NASA picks a sample site for asteroid mission
OSIRIS-REx's chosen landing site on Bennu. Photo: NASA/Goddard/University of Arizona
NASA's OSIRIS-REx spacecraft — designed to snag a piece of an asteroid and deliver it back to Earth — officially has a sample collection site.
Why it matters: Asteroids are thought to be leftovers from the dawn of the solar system, so the sample that OSIRIS-REx gets from the asteroid Bennu could help scientists piece together the history of planetary formation and even how organic compounds made it to Earth.
Details: The sample site was carefully picked by mission controllers after a year of studying Bennu's rocky surface.
- The site — named Nightingale — is in a crater in the northern part of the asteroid.
- Nightingale contains smooth surface material that has likely been well-preserved by cold temperatures, making the site relatively safe and scientifically interesting for the spacecraft to sample, NASA said.
- When the time comes, OSIRIS-REx will perform a touch-and-go maneuver that will bring the spacecraft's sampler into contact with the asteroid's surface for about five seconds before the orbiter moves away from the space rock.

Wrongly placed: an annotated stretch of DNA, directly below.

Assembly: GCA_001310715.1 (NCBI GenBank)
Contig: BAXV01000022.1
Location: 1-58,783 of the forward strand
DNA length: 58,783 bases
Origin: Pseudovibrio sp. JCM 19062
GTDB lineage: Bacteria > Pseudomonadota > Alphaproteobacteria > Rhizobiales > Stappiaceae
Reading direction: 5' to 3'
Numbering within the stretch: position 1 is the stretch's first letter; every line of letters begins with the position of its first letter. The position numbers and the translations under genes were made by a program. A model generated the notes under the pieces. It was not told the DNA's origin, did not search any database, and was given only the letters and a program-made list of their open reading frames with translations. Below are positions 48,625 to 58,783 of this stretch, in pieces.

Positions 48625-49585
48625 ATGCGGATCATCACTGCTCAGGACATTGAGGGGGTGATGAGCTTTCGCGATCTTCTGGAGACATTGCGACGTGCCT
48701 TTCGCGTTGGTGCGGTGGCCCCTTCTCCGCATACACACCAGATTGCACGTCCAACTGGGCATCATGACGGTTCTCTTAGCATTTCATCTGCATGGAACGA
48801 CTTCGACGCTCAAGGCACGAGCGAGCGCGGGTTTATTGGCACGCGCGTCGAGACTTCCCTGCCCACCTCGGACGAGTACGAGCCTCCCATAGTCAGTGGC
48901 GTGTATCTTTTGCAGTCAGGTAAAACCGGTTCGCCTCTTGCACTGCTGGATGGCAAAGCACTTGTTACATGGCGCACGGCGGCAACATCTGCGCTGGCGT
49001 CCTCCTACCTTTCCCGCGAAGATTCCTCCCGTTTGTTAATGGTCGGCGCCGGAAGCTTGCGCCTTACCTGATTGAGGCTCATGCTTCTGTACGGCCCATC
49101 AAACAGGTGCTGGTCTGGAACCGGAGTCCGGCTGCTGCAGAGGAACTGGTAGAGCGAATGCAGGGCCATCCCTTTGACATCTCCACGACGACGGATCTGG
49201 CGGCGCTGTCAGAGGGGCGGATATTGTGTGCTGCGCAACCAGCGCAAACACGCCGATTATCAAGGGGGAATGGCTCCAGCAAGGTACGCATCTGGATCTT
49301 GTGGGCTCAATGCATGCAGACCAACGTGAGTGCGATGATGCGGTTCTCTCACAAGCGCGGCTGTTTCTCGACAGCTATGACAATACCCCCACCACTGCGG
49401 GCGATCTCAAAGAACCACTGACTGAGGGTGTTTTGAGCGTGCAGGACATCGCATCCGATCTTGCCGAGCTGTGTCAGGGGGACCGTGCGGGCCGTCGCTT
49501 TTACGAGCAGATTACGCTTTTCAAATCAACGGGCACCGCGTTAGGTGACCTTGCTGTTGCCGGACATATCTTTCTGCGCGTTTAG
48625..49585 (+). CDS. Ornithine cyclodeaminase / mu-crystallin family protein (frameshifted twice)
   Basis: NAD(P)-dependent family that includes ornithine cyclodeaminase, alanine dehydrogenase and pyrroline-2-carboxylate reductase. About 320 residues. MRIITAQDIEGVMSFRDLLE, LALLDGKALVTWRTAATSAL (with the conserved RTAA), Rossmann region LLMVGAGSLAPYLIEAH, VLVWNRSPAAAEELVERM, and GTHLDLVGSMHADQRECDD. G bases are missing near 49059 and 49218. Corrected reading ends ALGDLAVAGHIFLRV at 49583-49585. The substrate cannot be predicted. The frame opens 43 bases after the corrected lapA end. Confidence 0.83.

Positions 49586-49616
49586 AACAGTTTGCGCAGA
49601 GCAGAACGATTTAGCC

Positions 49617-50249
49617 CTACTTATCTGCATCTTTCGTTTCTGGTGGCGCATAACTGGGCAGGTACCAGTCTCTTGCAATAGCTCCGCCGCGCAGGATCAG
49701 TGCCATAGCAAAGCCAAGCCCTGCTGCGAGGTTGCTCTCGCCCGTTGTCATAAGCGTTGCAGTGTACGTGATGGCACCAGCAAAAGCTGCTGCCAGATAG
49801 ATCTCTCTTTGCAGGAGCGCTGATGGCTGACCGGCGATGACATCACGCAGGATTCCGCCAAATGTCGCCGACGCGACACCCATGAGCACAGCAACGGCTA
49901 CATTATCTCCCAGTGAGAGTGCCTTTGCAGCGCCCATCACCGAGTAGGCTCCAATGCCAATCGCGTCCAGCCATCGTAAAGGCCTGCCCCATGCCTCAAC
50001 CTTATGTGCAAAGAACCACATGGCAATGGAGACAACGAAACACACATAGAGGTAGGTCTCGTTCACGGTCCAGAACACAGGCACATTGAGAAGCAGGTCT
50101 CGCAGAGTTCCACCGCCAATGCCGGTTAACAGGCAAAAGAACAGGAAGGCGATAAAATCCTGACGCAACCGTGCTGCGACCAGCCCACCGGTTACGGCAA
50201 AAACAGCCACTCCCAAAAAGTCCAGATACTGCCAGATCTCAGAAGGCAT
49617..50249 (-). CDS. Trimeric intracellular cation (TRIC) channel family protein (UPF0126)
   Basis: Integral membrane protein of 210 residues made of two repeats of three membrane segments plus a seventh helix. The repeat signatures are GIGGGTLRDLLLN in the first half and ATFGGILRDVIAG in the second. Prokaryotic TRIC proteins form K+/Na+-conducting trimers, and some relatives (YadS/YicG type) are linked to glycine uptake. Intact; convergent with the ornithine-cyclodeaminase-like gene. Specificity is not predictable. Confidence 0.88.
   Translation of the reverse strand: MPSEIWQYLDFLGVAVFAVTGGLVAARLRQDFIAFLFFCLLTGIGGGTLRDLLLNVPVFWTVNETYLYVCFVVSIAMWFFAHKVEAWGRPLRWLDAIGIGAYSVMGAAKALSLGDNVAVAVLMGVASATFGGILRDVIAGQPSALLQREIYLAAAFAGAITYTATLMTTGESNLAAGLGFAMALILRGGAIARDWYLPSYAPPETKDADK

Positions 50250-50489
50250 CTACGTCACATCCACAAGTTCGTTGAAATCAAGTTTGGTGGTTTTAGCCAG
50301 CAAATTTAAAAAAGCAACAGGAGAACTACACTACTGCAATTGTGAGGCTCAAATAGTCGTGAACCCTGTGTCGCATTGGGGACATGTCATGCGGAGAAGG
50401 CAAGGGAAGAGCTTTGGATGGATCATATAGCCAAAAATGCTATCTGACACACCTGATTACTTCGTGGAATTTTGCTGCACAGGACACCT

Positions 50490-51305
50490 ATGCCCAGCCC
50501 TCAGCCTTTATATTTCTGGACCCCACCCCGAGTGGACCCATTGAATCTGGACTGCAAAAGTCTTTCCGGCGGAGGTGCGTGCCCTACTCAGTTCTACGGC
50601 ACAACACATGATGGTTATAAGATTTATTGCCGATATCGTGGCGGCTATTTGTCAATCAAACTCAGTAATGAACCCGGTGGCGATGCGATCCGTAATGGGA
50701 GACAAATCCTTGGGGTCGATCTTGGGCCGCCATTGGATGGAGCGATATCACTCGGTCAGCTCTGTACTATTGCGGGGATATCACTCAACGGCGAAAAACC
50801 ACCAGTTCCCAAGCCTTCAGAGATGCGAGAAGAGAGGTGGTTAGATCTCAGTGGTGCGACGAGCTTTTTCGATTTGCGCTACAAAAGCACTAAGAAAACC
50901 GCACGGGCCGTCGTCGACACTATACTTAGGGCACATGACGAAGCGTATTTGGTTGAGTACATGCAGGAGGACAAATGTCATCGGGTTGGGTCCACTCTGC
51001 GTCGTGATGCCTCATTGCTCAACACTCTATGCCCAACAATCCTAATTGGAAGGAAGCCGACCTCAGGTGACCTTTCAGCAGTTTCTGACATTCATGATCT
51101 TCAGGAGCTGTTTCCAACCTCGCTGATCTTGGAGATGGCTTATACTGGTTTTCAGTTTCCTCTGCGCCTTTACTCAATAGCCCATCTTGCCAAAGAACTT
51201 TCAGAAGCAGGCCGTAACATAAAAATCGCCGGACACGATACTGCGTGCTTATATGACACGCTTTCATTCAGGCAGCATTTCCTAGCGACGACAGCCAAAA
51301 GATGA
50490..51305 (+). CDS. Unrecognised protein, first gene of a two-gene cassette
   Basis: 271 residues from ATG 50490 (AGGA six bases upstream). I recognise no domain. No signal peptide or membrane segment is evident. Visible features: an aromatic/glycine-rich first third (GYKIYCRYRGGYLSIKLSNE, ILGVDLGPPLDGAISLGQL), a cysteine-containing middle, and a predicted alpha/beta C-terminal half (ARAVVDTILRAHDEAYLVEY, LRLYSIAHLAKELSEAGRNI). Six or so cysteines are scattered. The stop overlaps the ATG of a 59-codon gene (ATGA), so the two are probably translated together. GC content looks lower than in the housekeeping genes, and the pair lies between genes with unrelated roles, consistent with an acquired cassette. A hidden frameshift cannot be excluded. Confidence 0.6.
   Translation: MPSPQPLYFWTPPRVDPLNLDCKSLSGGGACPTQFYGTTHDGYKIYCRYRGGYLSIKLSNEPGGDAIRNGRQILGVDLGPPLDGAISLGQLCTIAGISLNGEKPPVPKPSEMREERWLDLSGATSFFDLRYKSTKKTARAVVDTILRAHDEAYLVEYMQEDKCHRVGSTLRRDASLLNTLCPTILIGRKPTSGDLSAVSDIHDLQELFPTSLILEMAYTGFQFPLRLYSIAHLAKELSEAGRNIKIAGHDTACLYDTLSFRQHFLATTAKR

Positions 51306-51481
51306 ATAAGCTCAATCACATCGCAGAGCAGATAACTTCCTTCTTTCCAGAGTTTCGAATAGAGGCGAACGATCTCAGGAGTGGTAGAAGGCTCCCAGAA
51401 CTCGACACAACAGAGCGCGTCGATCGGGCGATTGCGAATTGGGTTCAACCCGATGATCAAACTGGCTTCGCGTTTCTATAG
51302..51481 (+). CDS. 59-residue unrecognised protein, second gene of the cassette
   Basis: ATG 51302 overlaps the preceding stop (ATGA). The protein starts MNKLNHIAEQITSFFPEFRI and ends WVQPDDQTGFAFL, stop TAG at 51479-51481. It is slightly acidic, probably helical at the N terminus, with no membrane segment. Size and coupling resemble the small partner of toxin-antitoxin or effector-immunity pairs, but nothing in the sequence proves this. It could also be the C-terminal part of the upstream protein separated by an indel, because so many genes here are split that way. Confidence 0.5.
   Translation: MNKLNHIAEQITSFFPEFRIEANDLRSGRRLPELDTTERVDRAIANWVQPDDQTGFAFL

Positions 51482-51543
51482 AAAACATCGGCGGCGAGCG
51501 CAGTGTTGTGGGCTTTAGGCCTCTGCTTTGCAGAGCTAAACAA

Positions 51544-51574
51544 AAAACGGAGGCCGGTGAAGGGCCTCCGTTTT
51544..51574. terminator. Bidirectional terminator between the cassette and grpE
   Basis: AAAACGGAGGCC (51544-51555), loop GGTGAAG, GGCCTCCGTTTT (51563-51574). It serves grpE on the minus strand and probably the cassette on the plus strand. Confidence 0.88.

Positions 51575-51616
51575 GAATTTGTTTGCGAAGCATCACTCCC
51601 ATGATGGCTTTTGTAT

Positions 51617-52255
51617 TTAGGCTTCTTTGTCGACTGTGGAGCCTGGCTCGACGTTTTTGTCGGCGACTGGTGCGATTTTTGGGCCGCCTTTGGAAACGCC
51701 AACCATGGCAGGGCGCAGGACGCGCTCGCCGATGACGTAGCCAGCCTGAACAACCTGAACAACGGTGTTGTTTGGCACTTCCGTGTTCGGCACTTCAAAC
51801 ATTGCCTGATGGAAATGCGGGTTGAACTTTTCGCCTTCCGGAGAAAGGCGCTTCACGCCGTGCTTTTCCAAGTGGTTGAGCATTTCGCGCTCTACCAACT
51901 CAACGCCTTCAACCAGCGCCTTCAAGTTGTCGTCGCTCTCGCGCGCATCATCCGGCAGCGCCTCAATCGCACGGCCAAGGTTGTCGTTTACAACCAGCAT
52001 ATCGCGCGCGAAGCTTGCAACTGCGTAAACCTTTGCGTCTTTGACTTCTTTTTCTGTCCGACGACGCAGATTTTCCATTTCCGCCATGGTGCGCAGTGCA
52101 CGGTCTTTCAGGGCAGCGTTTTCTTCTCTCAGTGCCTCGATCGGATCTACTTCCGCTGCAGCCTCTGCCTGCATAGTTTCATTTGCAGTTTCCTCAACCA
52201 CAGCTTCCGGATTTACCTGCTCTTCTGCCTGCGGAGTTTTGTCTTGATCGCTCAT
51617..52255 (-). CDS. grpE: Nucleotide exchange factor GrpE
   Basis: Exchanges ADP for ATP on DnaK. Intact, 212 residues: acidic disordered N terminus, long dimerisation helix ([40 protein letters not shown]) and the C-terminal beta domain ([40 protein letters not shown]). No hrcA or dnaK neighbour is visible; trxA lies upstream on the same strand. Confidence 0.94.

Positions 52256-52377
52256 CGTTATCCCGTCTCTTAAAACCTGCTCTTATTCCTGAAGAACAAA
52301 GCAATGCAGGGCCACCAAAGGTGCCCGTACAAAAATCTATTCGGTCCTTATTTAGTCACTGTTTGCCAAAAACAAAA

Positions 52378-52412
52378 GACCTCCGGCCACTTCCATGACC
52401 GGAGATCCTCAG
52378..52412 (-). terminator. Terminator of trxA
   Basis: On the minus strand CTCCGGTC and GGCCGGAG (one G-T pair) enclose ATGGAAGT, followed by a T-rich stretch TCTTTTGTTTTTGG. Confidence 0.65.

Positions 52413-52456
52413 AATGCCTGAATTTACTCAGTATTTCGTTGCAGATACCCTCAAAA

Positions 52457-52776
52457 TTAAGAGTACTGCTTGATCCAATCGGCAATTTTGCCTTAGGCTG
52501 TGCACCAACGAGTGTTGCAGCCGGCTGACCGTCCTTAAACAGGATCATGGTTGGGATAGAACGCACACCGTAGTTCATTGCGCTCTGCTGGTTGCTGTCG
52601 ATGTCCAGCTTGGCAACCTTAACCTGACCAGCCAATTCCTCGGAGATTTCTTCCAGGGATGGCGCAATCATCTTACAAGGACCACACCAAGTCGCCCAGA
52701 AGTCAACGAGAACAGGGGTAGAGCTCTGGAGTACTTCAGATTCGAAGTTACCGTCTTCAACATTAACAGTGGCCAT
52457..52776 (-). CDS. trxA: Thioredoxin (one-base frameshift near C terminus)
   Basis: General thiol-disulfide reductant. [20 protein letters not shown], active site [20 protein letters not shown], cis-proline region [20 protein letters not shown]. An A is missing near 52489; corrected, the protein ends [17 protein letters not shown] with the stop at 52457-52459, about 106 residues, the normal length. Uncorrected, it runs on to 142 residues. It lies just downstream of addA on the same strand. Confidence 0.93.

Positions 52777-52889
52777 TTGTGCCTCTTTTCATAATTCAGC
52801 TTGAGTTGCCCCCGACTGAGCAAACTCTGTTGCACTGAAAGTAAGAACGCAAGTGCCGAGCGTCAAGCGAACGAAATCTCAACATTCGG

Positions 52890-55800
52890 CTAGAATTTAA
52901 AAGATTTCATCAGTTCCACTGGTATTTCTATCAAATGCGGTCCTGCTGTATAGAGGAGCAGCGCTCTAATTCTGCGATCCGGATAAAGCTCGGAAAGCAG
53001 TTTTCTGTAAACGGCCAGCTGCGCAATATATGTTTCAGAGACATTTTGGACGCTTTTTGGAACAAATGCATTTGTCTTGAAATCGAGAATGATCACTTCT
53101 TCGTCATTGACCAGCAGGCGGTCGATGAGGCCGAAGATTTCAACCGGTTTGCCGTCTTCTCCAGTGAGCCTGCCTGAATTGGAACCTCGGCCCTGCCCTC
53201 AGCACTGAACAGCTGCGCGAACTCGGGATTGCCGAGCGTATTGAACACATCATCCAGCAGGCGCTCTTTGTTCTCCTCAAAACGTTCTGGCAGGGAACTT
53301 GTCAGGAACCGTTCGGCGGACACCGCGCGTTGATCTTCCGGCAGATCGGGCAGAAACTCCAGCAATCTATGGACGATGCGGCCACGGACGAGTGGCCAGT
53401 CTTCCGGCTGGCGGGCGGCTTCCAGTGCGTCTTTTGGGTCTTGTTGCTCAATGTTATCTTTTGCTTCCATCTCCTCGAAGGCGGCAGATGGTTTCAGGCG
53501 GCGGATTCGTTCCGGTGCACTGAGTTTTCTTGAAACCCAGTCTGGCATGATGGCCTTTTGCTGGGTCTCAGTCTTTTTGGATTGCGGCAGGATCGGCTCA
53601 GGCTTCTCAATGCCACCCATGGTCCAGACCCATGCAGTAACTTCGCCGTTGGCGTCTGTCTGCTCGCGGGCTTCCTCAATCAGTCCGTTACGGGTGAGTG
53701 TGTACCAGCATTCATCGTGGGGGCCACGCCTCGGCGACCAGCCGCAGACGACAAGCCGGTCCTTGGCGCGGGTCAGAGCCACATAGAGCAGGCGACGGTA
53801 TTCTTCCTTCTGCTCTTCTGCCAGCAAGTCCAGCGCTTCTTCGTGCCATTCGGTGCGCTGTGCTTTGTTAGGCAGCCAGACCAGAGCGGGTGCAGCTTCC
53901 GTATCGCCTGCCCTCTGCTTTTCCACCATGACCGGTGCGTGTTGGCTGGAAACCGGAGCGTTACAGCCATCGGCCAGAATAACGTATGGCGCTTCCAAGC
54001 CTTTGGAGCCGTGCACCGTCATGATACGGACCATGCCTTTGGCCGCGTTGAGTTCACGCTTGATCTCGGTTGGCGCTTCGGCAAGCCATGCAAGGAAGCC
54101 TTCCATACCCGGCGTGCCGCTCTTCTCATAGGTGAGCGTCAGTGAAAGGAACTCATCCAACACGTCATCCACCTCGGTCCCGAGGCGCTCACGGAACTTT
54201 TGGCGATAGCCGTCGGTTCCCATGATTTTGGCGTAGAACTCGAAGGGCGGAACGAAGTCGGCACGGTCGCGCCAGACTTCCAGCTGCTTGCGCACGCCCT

Yes, but: Nightingale still comes with risks.
- There is an area of only 52 feet within Nightingale that's safe for OSIRIS-REx to touch, meaning the spacecraft will need to be very exact in order to sample safely.
- NASA has also selected a site called Osprey as a backup sample site if Nightingale doesn't work out.
The intrigue: Bennu's boulder-heavy surface has complicated the hunt for a safe sample site.
- "The team has adapted by employing a more accurate, though more complex, optical navigation technique to be able to get into these small areas," Rich Burns, OSIRIS-REx project manager said in a statement. "We'll also arm OSIRIS-REx with the capability to recognize if it is on course to touch a hazard within or adjacent to the site and wave-off before that happens."
What's next: In January, OSIRIS-REx will continue to fly over Nightingale and Osprey, mapping out the two sites in great detail through the spring, NASA said.
- Once mapped, the probe will rehearse its sample collection before making its first sampling attempt in August 2020.
- OSIRIS-REx is expected to leave Bennu behind in 2021 and return to Earth two years later, in 2023.